California’s Fourth Appellate District Court has ruled that provisions of Proposition 83, the 2006 ballot measure that places numerous restrictions on convicted of sex offenders, are “unreasonable” and “oppressive,” Courthouse News Service reports.
One provision of the law that the court finds specifically troublesome is a requirement that sex offenders may not reside within 2,000 feet of a school or park.
Four registered sex offenders living in San Diego County, William Taylor, Jeffrey Glynn, Julie Briley and Stephen Todd, challenged a 2010 California Supreme Court ruling that the housing restriction was to apply to all paroled offenders, regardless of the date of their crime.
After their release, none of the four were able to find permanent housing – Todd took to living in a homeless encampment in the San Diego riverbed, Glynn began living in his van. At the advice of their parole agents, Taylor and Briley took up residence in an alley behind their parole office.
At a 2011 hearing, experts testified that 24.5 percent of residential property in the county complied with Jessica’s Law residency requirements, but only three percent of multifamily homes in the county, with attendant lower rental costs more in line with what a recent parolee could be expected to afford, were in compliance. Unwillingness of many landlords to rent to sex offenders further constricts the housing supply, leaving many offenders at risk of either homelessness or noncompliance.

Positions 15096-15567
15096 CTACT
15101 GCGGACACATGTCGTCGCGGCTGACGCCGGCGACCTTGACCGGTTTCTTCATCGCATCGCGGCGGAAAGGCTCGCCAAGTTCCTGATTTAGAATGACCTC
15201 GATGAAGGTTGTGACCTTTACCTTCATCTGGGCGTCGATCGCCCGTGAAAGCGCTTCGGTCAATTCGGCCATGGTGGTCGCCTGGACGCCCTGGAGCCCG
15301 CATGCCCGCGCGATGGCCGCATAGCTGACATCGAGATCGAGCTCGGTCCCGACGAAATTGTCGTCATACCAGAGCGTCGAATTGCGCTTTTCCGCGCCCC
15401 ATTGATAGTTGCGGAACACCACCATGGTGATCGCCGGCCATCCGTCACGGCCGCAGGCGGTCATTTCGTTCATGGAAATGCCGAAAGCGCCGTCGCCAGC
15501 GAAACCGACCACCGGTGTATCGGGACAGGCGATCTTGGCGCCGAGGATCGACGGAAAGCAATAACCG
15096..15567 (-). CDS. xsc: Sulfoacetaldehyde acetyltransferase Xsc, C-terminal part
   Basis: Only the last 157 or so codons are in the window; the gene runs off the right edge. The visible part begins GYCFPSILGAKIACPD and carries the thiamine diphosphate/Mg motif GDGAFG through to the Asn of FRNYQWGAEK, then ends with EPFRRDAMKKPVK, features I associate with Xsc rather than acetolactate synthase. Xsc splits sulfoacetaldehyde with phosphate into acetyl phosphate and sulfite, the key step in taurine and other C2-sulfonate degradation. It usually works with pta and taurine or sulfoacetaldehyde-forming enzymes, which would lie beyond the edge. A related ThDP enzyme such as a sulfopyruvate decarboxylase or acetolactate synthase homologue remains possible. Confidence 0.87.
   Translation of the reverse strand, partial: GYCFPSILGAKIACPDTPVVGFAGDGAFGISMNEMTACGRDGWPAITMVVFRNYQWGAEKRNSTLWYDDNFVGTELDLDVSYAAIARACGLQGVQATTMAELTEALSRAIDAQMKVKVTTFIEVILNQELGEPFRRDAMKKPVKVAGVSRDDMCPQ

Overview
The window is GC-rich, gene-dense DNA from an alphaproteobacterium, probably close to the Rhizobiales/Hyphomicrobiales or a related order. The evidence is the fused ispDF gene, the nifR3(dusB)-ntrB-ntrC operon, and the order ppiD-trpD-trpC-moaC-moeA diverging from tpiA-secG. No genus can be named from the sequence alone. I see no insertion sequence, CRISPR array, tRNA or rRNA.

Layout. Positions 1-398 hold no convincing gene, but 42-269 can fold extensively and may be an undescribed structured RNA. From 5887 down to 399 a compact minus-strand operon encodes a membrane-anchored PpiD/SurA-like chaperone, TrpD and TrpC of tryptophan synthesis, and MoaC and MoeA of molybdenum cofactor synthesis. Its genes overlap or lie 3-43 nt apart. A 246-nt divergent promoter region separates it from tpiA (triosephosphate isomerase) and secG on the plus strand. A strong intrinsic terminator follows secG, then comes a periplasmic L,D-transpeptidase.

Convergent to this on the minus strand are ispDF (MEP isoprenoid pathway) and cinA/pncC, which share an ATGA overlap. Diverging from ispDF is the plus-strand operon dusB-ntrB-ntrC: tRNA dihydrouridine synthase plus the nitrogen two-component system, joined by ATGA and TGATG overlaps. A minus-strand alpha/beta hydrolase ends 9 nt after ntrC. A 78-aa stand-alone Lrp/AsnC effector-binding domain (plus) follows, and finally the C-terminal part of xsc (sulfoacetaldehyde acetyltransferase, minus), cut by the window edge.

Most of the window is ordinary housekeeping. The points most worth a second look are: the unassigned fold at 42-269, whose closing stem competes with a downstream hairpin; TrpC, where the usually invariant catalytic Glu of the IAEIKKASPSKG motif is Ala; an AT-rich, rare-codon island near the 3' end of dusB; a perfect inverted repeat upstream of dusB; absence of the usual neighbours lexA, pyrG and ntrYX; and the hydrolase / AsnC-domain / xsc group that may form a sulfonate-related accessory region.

“There are so few legal housing options in urban areas in the county that many offenders face the choice of living in rural areas or becoming homeless,” wrote Judge Patricia Benke on behalf of a three-judge panel. “Relegated to rural areas of the county, petitioners are cut off from access to employment, public transportation and medical care . . . we find the blanket residency restriction, as applied in San Diego County, excessive and unduly broad in relation to its purpose - namely, to establish predator free zones around schools and parks where children gather.”